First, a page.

Publication Date

Winter 12-12-2021

Document Type

Senior Integrative Project


In 1978, Italy became the first European nation to radically change its mental healthcare system. Psychiatric hospitals were shut down, and a community-based publicly-funded system of mental healthcare took its place. This reform sought to restore dignity to those with mental illnesses through rehabilitation and increased participation in the community and daily activities. Though characteristics of marginalization and exclusion were relatively eliminated, covert stigmas surrounding mental illness remain a persisting problem. This review seeks to 1) evaluate the historical progression of mental health reform as well as the effectiveness of the current system of mental healthcare in Italy 2) explore theoretical perspectives of stigma and investigate the embeddedness of mental illness stigma (MIS) in Italian culture 3) review research regarding how to combat MIS, as well as criterion for effective anti-stigma projects 4) assess recent literature on the Italian response to the COVID-19 pandemic in terms of mental healthcare, and the extent to which the current system can withstand public health crises of such magnitude. More high-quality information regarding the effectiveness of the current system is needed to provide all people in Italy with equitable quality and access to psychological care.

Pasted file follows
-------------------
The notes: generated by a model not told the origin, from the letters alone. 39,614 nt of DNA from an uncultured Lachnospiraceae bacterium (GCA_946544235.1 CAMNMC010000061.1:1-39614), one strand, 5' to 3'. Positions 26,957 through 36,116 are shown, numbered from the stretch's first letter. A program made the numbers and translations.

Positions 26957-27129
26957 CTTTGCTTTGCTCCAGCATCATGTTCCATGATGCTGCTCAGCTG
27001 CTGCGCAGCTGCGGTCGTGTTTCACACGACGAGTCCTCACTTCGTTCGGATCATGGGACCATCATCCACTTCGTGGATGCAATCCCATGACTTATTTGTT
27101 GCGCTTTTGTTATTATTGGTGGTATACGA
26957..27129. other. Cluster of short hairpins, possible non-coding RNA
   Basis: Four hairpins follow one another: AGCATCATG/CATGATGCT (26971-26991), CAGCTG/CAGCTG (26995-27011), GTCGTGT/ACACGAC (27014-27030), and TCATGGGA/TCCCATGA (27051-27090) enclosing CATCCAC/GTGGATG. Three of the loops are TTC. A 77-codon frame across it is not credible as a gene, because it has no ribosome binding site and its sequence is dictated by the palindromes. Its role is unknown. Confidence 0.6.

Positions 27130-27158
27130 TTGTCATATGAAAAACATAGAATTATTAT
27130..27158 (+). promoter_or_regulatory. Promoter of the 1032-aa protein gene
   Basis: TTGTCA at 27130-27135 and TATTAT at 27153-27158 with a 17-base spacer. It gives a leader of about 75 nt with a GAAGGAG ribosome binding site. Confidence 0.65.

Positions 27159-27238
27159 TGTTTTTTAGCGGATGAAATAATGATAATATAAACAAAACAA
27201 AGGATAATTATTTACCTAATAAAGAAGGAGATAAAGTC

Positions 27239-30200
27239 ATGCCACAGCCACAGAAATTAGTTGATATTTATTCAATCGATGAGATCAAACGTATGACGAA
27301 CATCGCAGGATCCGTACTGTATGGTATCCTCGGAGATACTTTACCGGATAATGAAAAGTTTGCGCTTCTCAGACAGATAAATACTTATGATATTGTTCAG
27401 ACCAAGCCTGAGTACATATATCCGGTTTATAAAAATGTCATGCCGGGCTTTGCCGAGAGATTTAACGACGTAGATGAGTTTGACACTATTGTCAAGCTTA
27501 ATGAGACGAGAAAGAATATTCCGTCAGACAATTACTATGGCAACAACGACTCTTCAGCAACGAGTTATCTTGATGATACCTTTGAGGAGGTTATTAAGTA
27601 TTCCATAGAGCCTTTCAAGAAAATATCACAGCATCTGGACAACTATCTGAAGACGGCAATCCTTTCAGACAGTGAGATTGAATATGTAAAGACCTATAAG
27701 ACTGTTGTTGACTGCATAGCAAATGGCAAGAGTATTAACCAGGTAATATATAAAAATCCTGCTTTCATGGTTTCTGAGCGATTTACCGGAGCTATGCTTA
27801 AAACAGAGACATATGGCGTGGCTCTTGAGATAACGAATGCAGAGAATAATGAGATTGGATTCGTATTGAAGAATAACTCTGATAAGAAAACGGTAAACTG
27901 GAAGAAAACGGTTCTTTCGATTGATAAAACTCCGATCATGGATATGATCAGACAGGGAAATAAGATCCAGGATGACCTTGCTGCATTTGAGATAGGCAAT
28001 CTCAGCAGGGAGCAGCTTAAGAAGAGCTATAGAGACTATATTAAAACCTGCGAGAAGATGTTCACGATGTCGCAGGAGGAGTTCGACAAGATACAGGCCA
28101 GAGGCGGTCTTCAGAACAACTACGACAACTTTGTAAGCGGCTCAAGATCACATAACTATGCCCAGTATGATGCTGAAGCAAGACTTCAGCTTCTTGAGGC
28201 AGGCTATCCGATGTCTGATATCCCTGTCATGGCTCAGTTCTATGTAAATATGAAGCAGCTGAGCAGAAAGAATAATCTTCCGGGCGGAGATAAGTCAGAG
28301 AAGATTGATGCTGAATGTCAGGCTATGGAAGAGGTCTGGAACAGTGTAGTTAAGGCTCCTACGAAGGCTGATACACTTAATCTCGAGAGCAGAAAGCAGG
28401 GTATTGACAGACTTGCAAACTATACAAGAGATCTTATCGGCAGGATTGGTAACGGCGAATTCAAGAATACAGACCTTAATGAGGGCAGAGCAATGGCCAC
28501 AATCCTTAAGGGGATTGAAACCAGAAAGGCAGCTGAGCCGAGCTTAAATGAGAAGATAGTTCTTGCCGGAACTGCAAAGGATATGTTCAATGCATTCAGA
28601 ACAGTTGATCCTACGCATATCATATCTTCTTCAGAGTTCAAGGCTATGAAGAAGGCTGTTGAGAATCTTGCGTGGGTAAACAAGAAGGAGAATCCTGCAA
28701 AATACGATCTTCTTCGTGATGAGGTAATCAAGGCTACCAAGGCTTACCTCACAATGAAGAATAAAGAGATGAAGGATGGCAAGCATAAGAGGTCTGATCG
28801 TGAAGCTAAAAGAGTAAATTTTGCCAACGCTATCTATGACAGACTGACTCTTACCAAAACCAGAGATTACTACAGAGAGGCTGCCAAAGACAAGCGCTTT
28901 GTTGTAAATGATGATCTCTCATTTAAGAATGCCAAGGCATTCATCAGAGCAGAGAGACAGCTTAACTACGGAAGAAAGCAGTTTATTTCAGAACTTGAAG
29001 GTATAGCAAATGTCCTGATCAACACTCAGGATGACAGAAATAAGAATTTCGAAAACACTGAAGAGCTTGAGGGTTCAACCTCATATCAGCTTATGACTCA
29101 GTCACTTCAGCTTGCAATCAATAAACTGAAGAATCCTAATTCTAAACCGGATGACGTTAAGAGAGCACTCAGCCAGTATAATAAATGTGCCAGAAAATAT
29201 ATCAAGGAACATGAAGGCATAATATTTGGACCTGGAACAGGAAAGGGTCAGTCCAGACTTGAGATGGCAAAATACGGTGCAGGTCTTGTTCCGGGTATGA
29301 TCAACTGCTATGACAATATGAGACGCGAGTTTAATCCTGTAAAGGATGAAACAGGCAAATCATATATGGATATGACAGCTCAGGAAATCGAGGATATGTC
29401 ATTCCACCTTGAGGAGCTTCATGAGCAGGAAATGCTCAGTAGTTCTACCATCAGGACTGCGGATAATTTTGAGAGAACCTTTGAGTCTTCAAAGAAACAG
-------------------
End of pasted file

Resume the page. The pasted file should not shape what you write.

The views expressed in this paper are solely those of the author.